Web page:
I received the following analogy from a member concerned about poverty in the Philippines:
The Analogy: Years ago an old man was walking along the beach after a storm. The beach was littered and a young girl was throwing star fish back into the ocean. The old man asked her why and she said she wanted to save them. The girl told the old man that she only had a few hours to work before the sun became too hot and would kill the marooned star fish. The old man pointed out that there were miles of beach and that she as an individual could only save a few star fish. The girl bent down, picked up a star fish and held it lovingly in her arms. She then said to the old man, true, there are many and true, many are in need… but what I do for this one is what counts.
As long as we focus on throwing starfish back in the sea, one by one, the beach will be littered with dead and dying debris, for the ocean throws starfish back faster than one person, or many people, can deal with them. When the waters are toxic it is best to address the sources of the poison.
It is easy to blame corruption for poverty in the Philippines. Is this not the same story the world over where the many struggle for livelihood with meager resources while the few live in luxury? Ethical governance is based on sufficiency; corruption is born of want.
In a 8/6/08, there was interview on the Culture of Corruption on National Public Radio's "Talk of the Nation" with Raymond Fisman, who co-authored with Edward Miguel "Economic Gangsters: Corruption, Violence and the Poverty of Nations” and Robert Klitgaard, President of Clairemont Graduate University in California. Klitgaard described a "Fatal Corruption” that infects basic institutions such as economy, justice, and banking. Fisman focused on the importance of leadership: Transformation occurs with buy-in from the very tops of government. Klitgaard added that reform programs from the bottom up are generally ineffective. He called for, instead of focusing on a few "bad guys", realizing that corruption involves economic crimes with an institutional perspective. Klitgaard said that when people, armed with real examples of improvement, address corruption systematically, it can be reduced. What is needed is an environment of strong leadership and people outside the government who can report on facts in a safe place. Klitgaard concludes, "Corruption is a bad thing is most cases; and yet there are things that we can do with this corruption. The principles are economic in a context of leadership and effective institutions."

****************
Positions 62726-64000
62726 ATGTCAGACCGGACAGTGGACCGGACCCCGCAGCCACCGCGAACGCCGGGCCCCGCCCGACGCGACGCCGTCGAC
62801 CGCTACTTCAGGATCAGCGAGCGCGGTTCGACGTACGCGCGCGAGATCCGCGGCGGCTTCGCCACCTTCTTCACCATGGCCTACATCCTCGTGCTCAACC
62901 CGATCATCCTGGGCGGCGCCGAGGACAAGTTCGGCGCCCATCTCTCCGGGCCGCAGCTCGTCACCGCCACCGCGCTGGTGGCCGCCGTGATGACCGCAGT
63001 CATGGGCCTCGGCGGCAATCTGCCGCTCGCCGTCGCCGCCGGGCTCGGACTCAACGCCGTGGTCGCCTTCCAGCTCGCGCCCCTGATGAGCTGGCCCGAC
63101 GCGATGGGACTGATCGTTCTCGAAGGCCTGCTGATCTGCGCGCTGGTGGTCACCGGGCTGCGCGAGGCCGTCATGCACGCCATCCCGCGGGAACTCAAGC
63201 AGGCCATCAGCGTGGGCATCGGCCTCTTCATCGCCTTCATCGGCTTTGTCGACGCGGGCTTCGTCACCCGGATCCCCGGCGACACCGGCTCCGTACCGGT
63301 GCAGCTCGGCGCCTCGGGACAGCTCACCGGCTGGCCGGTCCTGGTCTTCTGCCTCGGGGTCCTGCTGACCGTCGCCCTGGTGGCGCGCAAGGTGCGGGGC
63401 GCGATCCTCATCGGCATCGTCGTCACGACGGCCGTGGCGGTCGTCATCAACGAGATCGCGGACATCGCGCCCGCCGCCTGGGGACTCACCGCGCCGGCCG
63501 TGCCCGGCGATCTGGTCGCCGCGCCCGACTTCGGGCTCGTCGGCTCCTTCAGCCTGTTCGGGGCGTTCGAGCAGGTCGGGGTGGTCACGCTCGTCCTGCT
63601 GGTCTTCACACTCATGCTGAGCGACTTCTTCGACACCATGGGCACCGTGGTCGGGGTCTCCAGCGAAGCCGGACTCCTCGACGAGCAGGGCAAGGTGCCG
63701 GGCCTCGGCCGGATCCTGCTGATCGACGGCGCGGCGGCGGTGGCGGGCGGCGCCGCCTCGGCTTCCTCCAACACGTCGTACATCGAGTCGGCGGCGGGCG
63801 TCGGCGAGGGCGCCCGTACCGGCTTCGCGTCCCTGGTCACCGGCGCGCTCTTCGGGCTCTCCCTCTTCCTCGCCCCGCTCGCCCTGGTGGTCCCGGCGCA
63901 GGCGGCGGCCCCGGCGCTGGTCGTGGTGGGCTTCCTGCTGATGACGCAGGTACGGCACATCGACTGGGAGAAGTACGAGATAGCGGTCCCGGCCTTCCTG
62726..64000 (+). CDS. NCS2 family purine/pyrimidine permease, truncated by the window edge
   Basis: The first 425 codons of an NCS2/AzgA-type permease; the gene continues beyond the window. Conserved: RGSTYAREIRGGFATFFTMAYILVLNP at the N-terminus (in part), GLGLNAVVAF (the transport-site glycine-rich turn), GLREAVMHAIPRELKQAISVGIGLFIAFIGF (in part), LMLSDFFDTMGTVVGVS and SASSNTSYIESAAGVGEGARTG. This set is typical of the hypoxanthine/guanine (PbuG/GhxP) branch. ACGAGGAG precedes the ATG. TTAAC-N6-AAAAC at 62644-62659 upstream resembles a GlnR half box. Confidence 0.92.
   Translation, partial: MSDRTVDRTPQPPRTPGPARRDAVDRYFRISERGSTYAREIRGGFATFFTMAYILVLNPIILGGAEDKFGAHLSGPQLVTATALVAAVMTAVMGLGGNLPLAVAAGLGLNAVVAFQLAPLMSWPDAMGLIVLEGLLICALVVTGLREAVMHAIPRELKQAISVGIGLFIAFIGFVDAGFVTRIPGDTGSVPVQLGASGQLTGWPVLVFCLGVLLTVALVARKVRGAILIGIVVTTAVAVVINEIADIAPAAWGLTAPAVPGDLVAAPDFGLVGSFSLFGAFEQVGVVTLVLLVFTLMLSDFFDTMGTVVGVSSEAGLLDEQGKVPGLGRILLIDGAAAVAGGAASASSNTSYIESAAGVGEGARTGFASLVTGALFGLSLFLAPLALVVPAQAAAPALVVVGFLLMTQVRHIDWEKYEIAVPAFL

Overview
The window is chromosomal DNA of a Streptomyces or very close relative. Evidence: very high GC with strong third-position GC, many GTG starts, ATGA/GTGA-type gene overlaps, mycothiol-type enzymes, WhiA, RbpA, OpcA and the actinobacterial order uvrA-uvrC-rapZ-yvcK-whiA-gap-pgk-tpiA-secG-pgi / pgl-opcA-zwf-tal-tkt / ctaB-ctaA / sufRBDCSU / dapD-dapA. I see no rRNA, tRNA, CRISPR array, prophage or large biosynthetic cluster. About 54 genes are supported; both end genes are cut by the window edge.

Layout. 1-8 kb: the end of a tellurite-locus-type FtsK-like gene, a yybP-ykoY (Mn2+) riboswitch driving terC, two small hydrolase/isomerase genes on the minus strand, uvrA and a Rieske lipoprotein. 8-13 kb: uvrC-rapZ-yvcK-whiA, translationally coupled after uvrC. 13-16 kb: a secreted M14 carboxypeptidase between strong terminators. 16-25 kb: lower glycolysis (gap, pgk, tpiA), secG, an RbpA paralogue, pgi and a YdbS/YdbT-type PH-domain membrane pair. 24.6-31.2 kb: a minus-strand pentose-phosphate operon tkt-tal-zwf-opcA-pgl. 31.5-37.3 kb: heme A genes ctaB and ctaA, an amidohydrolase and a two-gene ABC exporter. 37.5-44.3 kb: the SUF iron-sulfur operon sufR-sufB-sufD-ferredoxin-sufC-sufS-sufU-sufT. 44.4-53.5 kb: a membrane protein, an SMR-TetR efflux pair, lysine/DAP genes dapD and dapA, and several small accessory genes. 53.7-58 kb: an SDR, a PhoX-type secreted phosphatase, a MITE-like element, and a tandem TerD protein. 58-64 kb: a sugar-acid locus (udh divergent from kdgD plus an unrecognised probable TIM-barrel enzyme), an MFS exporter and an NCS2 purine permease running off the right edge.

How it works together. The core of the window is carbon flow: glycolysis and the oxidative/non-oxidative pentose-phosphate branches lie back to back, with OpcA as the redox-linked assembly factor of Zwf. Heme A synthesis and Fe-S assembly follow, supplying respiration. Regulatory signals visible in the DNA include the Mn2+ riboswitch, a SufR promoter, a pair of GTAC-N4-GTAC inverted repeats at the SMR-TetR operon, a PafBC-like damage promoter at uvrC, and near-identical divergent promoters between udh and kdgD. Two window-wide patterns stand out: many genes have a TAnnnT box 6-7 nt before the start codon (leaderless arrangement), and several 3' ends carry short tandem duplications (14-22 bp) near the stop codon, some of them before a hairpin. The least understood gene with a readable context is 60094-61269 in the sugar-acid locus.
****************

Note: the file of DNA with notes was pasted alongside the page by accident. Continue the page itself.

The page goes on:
Meanwhile, what can the ordinary person do in the face of systemic oppression, of which we are a part? We can choose voluntary simplicity, to get things right with us as individuals to begin with. In my retirement, I hope to work in the United States and the Philippines to lend my talents as an educator. My effort is to help people learn about imaging abundance and partnership in diversity as the basis for building a world of conviviality and social and environmental justice.
II. And to this concern entitled "starvation" in an internet group I belong to ...
“I don't need a survey to tell me of the poverty in the Philippines. When the tears from my eyes no longer run after first arriving there then I know things are better for the Filipinos.”
I am sure most members of this group have taken individual responsibility to help put food in the mouths of extended family members who otherwise would suffer hunger. Sadly, this only helps the few fortunate enough to have had their family members marry into the comparative affluence of the U.S. culture. World hunger is a painful yet all too avoidable situation. Abundance thinking and partnership in diversity enable conviviality, whereas gluttonous excess plays to our deep-seated fear there really is not enough for everyone.
III.My Letter to the National Catholic Reporter: